In the past year, my projects illustrate a consistent theme.
- Merchants kill off a popular item.
- Merchants do not replace the popular item with an acceptable new item.
- Demand declines.
- Marketing gets yelled at.
Here's a good example. Take a look at this item - the graph depicts monthly demand for an item introduced back in 2013.
This is what the "life of an item" is all about. The item roared out of the gates, and became an instant winner.
Even winning items begin to "die". The graph depicts the slow death of the item. After about 18 months, the merchandising team inexplicably kills off the item, and monthly demand drops by about 60%.
Then, the merchandising team realizes that this item shouldn't have been killed off - they "reintroduce" the item for the start of 2016, and the item begins the normal process of "dying off" - with the merchandising team formally killing the item last summer.
But in the process, a year of normal progression was "lost" because the item was killed off.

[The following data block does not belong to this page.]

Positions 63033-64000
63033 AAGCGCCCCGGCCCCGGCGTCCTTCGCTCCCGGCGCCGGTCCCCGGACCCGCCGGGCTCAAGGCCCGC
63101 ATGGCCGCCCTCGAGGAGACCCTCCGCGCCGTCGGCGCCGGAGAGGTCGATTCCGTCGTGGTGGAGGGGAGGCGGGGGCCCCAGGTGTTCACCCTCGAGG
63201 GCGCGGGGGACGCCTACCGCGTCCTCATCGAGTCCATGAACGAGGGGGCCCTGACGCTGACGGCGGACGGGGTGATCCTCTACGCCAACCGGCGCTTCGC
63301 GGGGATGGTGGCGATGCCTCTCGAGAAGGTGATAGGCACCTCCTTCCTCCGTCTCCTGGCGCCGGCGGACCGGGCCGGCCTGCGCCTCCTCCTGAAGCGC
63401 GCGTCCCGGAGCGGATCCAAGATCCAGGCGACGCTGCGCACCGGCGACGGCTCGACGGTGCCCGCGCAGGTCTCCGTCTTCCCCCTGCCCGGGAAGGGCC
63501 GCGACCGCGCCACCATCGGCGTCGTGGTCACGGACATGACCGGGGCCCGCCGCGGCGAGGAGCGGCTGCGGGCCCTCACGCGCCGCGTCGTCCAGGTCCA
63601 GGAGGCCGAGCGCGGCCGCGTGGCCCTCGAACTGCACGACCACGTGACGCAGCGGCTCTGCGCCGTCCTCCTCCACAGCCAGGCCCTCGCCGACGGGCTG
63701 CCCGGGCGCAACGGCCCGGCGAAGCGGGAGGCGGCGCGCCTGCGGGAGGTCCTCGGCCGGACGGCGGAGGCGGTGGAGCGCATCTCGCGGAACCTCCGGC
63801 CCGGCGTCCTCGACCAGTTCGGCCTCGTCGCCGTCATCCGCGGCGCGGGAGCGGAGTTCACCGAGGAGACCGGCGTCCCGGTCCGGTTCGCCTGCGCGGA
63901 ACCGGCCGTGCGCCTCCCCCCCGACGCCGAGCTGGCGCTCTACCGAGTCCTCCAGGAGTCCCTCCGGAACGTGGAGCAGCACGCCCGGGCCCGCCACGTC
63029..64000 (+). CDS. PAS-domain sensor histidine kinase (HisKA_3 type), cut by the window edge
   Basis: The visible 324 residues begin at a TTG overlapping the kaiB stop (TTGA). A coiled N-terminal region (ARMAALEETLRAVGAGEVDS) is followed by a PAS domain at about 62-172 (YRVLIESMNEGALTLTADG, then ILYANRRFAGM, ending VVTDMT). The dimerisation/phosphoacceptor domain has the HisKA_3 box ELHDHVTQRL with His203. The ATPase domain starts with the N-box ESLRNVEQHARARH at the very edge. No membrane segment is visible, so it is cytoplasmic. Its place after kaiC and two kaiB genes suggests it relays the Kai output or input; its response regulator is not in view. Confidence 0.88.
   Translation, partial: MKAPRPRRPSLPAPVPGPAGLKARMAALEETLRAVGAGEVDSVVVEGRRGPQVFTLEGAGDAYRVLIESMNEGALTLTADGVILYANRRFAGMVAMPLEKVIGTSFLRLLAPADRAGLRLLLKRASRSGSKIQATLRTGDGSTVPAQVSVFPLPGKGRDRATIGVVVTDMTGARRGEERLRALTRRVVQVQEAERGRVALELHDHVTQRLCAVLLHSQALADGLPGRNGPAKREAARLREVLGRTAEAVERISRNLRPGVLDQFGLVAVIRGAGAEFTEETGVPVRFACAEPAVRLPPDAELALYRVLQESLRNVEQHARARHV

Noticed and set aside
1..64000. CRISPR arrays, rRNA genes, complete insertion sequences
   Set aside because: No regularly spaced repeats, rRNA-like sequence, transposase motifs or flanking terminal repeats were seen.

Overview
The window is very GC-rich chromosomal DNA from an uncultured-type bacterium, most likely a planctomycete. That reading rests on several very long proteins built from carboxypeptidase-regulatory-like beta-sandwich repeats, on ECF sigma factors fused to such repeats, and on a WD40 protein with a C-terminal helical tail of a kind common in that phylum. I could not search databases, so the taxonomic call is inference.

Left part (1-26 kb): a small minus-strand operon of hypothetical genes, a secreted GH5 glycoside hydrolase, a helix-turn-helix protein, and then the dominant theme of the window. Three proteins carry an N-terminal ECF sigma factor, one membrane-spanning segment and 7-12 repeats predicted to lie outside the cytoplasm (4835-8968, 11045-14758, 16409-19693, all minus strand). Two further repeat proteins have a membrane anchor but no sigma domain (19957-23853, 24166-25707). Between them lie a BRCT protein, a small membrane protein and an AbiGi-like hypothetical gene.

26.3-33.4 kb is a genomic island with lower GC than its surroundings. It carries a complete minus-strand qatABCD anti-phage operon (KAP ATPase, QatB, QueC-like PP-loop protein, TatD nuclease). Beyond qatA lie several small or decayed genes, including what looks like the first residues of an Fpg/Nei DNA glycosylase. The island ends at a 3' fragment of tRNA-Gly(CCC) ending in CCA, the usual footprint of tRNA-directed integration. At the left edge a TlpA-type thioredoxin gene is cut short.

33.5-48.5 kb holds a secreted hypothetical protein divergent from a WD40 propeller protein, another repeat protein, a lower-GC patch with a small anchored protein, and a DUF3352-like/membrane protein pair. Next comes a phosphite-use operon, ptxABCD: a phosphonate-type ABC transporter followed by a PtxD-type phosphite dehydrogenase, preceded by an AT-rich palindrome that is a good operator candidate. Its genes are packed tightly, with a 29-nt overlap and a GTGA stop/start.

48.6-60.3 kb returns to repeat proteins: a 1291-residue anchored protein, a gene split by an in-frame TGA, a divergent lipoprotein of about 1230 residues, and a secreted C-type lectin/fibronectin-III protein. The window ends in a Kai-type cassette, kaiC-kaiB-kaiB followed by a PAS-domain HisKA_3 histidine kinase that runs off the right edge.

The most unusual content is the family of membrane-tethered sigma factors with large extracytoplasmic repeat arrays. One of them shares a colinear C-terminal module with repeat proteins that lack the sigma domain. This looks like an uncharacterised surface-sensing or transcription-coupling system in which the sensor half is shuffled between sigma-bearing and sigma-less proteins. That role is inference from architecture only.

These are the mistakes that I keep seeing in my project work.
Why do I keep seeing these mistakes?
I'm not sure.
But I think modern analytics has something to do with it. Show me how you would identify this problem in Google Analytics? Or Adobe, for that matter? Is IBM's Watson calibrated to identify these problems for you? Is your Merkle-hosted customer data warehouse set up to deliver a real-time warning when the merchants kill off a winning item?
Here's another interesting quirk about this item. The purple color in the bars represent "telephone" demand ... i.e. demand directly caused by catalog marketing. By the time we get to Spring 2016, almost no demand is from the phone ... meaning that this item was utterly de-emphasized from an offline marketing standpoint. Not sure who owns the "catalog" in this case, but Marketing needs to stand up and defend winning items so that catalogs and email campaigns perform well. I don't see a lot of Marketing Leadership these days - the voices that used to stand up for merchandise seem to be gone, or seem to have reallocated their voices to defending the performance of digital campaigns. And that leads to a question - of what good are digital campaigns if the items that perform well in digital campaigns are de-emphasized or are killed-off?